Agents that bind annexin A2 suppress ocular neovascularization

Raquel Lima E Silva, Jikui Shen, Yuan Yuan Gong, Christopher P. Seidel, Sean F. Hackett, Kamala Kesavan, Douglas B. Jacoby, Peter A. Campochiaro

Research output: Contribution to journalArticlepeer-review

Abstract

TM601 is a synthetic polypeptide with sequence derived from the venom of the scorpion Leiurus quinquestriatus that has anti-neoplastic activity. It has recently been demonstrated to bind annexin A2 on cultured tumor and vascular endothelial cells and to suppress blood vessel growth on chick chorioallantoic membrane. In this study, we investigated the effects of TM601 in models of ocular neovascularization (NV). When administered by intraocular injection, intravenous injections, or periocular injections, TM601 significantly suppressed the development of choroidal NV at rupture sites in Bruch's membrane. Treatment of established choroidal NV with TM601 caused apoptosis of endothelial cells and regression of the NV. TM601 suppressed ischemia-induced and vascular endothelial growth factor-induced retinal NV and reduced excess vascular permeability induced by vascular endothelial growth factor. Immunostaining with an antibody directed against TM601 showed that after intraocular or periocular injection, TM601 selectively bound to choroidal or retinal NV and co-localized with annexin A2, which is undetectable in normal retinal and choroidal vessels, but is upregulated in endothelial cells participating in choroidal or retinal NV. Intraocular injection of plasminogen or tissue plasminogen activator, which like TM601 bind to annexin A2, also suppressed retinal NV. This study supports the hypothesis that annexin A2 is an important target for treatment of neovascular diseases and suggests that TM601, through its interaction with annexin A2, causes suppression and regression of ocular NV and reduces vascular leakage and thus may provide a new treatment for blinding diseases such as neovascular age-related macular degeneration and diabetic retinopathy.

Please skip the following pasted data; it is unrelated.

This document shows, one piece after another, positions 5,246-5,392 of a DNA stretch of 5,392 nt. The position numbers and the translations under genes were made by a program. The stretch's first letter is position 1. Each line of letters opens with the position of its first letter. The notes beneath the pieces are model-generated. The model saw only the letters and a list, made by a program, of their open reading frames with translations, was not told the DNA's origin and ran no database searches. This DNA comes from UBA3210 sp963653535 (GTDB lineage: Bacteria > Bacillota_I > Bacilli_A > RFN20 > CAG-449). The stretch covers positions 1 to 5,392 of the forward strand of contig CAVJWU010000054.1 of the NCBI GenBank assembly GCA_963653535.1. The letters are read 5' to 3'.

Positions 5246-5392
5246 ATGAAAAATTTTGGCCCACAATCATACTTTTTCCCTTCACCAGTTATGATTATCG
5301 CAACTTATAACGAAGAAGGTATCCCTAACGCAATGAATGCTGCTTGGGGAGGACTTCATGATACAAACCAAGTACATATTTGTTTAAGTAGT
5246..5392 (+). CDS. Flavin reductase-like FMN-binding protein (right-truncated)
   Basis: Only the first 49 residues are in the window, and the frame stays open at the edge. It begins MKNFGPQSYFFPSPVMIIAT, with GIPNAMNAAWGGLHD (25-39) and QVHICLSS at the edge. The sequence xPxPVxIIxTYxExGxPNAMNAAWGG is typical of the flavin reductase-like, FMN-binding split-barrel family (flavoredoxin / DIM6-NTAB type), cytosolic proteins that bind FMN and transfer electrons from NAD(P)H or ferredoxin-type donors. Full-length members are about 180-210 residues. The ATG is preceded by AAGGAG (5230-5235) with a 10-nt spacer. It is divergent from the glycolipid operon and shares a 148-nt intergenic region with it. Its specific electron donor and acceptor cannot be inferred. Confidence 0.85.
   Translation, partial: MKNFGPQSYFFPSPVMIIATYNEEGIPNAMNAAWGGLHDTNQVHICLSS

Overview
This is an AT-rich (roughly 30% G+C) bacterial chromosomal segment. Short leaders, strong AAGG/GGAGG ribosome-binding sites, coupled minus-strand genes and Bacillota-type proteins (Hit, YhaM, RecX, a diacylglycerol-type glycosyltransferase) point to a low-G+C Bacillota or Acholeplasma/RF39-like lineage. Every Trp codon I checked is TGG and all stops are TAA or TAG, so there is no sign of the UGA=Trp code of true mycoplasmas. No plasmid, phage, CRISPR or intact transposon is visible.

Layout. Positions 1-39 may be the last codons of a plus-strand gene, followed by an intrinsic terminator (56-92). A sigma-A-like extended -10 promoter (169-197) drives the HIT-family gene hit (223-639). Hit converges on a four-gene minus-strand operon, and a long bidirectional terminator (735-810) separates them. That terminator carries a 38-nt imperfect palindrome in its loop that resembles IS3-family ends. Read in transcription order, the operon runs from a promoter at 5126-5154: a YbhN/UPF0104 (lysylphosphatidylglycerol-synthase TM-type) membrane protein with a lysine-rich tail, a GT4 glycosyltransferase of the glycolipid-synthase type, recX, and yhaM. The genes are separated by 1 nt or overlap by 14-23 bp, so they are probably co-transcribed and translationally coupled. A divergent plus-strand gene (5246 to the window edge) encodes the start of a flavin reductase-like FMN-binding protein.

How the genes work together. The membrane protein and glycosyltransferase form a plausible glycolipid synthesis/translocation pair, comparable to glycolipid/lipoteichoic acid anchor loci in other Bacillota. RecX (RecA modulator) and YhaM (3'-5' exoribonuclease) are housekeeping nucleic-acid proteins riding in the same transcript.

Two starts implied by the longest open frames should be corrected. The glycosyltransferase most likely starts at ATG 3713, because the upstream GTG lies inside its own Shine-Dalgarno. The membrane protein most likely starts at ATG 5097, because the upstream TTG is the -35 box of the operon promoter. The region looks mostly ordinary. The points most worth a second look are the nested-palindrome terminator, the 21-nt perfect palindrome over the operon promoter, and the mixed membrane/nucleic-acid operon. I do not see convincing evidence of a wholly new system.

Original languageEnglish (US)
Pages (from-to)855-864
Number of pages10
JournalJournal of Cellular Physiology
Volume225
Issue number3
DOIs
StatePublished - Dec 2010

ASJC Scopus subject areas

  • Physiology
  • Clinical Biochemistry
  • Cell Biology

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